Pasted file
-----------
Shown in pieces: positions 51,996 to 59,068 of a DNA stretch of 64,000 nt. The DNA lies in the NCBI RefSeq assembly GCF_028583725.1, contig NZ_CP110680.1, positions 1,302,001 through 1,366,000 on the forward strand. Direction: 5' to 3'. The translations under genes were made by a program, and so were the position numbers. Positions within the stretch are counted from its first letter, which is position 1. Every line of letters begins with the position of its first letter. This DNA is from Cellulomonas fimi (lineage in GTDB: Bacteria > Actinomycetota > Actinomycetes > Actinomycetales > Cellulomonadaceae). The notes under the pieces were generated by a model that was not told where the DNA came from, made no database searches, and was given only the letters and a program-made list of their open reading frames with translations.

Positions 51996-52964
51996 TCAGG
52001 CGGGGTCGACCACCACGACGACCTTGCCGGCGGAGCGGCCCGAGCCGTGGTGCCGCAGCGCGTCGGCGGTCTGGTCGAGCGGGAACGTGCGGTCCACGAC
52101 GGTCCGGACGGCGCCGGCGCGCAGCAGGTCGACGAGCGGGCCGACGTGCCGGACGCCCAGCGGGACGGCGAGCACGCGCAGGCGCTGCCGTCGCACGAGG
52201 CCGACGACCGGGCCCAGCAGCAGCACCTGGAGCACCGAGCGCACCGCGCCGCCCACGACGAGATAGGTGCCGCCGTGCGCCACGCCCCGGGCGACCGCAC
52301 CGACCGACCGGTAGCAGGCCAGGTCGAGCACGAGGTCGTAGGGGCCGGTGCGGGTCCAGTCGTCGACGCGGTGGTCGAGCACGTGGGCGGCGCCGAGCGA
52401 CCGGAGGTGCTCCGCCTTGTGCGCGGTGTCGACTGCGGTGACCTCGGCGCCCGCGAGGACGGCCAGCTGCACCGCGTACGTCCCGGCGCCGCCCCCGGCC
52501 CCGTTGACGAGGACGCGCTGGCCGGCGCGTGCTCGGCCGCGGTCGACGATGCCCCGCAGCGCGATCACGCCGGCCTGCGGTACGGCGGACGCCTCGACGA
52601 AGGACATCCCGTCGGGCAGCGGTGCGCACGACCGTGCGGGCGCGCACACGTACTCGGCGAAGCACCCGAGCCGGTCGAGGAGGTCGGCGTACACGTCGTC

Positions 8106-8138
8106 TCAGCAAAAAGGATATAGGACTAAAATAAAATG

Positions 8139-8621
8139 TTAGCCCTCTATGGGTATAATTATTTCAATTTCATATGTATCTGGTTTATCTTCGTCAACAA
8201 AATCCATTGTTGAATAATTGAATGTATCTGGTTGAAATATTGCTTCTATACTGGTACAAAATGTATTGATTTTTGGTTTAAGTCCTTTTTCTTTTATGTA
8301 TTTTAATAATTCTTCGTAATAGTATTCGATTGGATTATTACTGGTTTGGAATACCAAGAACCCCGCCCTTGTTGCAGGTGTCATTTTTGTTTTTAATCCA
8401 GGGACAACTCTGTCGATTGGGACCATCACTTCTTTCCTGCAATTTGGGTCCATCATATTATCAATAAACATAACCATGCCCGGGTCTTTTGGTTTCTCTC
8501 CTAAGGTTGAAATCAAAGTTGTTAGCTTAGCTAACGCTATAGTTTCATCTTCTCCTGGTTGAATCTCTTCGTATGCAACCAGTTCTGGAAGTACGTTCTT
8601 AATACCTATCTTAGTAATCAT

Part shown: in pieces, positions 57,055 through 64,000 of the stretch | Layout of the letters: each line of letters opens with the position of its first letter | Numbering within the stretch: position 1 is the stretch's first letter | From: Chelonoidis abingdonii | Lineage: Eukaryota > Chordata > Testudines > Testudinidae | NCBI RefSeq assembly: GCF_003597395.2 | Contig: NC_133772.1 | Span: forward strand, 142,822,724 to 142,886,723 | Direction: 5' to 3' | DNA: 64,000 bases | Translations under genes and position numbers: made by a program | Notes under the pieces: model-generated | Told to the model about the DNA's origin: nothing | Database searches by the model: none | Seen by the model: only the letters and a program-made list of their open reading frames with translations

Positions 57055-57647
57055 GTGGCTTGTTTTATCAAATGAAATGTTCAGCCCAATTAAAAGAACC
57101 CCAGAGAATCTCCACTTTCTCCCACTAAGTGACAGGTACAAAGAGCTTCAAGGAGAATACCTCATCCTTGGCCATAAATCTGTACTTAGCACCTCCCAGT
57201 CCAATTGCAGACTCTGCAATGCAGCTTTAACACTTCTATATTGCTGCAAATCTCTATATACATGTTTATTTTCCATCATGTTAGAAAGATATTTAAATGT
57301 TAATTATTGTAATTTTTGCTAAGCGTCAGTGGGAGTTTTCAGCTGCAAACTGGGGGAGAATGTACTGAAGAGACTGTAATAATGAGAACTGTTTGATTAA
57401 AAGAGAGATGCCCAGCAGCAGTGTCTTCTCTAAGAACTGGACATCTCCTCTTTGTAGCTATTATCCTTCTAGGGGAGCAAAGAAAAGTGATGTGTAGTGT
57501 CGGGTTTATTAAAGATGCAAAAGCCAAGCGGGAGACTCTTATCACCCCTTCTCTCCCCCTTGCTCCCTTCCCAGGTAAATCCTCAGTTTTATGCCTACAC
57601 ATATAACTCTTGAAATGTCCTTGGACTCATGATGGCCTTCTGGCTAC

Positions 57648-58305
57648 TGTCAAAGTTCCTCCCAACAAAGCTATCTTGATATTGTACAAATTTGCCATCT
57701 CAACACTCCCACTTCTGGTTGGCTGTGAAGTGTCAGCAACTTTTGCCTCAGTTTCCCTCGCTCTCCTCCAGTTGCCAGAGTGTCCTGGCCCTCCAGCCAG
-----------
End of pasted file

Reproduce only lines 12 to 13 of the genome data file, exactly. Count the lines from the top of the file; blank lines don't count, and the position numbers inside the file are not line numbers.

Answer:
8106 TCAGCAAAAAGGATATAGGACTAAAATAAAATG

Positions 8139-8621